Book Description: One dedicated woman...giving voice to the suffering of manyBorn to an unavailable mother and an abusive father, Dorothea Dix longs simply to protect and care for her younger brothers, Charles and Joseph. But at just fourteen, she is separated from them and sent to live with relatives to be raised properly. Lonely and uncertain, Dorothea discovers that she does not possess the ability to accept the social expectations imposed on her gender and she desires to accomplish something more than finding a suitable mate. Yearning to fulfill her God-given purpose, Dorothea finds she has a gift for teaching and writing. Her pupils become a kind of family, hearts to nurture, but long bouts of illness end her teaching and Dorothea is adrift again. It’s an unexpected visit to a prison housing the mentally ill that ignites an unending fire in Dorothea’s heart—and sets her on a journey that will take her across the nation, into the halls of the Capitol, befriending presidents and lawmakers, always fighting to relieve the suffering of what Scripture deems, the least of these. In bringing nineteenth-century, historical reformer Dorothea Dix to life, author Jane Kirkpatrick combines historical accuracy with the gripping narrative of a woman who recognized suffering when others turned away, and the call she heeded to change the world.
My Thoughts: Jane Kirkpatrick is one of those authors who has the ability to take an everyday person's experience and write it in story form. I have never heard of Dorothea Dix until I read this book, The Glorious Ambition. WOW! What a story!
Dorothea is only twelve but with a mother more interested in herself, her world and no need for children and a pompous father, Dorothea takes it upon herself to try and take care of her brothers.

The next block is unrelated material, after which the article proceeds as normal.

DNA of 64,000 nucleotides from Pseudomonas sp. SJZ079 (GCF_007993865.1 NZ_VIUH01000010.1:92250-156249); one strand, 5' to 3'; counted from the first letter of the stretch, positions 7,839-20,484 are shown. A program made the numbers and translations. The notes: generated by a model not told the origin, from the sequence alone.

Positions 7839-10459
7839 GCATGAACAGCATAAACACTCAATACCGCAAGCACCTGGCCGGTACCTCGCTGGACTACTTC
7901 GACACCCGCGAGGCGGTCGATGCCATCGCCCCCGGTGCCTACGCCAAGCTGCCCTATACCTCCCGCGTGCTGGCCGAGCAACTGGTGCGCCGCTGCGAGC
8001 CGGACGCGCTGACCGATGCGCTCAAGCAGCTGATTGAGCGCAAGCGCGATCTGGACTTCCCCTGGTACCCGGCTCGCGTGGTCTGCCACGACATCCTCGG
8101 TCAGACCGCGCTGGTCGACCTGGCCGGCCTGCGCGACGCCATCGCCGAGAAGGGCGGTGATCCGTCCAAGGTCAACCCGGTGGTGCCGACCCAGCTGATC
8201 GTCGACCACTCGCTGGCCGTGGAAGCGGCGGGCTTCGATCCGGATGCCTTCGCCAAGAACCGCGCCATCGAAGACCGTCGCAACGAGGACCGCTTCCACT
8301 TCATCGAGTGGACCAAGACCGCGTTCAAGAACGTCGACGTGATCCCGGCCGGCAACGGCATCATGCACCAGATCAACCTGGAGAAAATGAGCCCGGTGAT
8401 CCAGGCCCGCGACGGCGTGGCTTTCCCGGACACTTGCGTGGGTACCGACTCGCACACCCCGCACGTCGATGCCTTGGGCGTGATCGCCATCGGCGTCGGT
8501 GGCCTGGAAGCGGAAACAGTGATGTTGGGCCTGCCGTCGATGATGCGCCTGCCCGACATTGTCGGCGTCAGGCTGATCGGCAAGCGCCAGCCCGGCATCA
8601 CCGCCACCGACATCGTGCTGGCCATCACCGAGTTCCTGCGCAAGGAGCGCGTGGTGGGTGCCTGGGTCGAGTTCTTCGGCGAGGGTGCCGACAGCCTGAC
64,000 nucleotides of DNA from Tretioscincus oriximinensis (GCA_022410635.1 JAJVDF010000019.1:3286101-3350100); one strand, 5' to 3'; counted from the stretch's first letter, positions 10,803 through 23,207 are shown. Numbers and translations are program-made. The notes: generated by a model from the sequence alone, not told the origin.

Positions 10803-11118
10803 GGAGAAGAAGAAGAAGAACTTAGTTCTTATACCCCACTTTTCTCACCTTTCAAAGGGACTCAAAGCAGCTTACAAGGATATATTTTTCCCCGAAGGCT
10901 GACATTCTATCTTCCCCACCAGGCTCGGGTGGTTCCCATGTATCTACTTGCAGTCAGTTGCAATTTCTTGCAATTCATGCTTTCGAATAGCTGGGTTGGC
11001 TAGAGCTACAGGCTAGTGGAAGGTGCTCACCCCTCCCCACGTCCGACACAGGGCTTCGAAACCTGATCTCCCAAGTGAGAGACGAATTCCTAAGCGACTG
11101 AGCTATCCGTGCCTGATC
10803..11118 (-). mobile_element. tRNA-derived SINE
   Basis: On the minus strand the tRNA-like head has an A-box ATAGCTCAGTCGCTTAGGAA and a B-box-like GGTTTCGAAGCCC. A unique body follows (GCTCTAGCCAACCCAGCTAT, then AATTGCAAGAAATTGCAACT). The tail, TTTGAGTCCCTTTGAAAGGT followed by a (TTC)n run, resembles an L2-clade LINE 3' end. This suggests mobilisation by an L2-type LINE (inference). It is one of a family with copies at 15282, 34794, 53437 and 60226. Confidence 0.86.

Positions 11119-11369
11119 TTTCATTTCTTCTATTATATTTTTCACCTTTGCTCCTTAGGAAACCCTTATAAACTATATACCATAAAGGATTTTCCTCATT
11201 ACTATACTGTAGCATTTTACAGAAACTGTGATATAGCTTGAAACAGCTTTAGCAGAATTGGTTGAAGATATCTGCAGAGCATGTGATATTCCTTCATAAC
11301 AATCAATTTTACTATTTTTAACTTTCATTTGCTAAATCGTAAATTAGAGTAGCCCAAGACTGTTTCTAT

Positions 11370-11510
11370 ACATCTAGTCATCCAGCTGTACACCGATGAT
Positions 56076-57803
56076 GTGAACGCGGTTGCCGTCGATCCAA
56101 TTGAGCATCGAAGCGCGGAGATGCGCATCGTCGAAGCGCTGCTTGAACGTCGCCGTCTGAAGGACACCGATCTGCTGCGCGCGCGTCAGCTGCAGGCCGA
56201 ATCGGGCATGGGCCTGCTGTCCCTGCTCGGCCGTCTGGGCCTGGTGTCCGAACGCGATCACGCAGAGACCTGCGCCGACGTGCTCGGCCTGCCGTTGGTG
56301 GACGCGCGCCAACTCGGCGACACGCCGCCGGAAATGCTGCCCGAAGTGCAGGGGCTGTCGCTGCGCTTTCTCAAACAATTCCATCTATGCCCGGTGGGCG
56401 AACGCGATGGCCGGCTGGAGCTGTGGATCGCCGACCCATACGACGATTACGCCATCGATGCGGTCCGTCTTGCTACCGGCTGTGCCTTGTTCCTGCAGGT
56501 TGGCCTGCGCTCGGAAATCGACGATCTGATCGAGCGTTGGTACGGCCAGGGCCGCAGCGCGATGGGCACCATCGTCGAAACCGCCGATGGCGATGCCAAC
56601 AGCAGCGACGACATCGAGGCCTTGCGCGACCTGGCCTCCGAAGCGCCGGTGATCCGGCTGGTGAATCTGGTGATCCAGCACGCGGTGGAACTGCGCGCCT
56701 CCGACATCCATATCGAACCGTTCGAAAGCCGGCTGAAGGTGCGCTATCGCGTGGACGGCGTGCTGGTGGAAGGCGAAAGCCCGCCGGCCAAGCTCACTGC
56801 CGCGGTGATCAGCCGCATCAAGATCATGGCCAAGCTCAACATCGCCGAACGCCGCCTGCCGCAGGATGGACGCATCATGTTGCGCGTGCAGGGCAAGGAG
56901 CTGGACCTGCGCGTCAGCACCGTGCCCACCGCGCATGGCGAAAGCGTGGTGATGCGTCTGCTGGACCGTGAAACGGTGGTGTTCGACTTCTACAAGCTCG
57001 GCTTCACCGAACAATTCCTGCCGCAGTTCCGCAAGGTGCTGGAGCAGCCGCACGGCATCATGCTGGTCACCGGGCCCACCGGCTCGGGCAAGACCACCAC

She takes Charles to her grandmother's home. Where she is met with great surprise and unfortunately her grandmother believes that they are better off with their parents. Poor Dorothea! Trying to take care of her small brothers and with a terrible father who constantly shouts and can't provided for his family. Her father actually traded land for books! Land that is worth a fortune for books that could be bought!
Dorothea has a grace and compassion that lends her to be strong for Dorothea must be strong. As Dorothea grows she is astonished that no one speaks up for the mentally ill, the insane. So she becomes involved during a time when women are not to have had learning or too many brains for thinking. She submits a report and writes, "Insanity is the result of imperfect or vicious social institutions and observances. . . The lack of order and structure presses people into insanity." (p. 245)
This is one of the best fiction books I've ever read about a true person. Again, WOW! Jane Kirkpatrick presents a fine work of art and a telling of oppression that far exceeds the human mind! A read not to be missed!
*This book was provided for review by Waterbrook/Multnomah*
Some info on Dorothea Dix:
Dorothea Lynde Dix was an American activist on behalf of the indigent insane who, through a vigorous program of lobbying state legislatures and the United States Congress, created the first generation of American mental asylums. From Wikipedia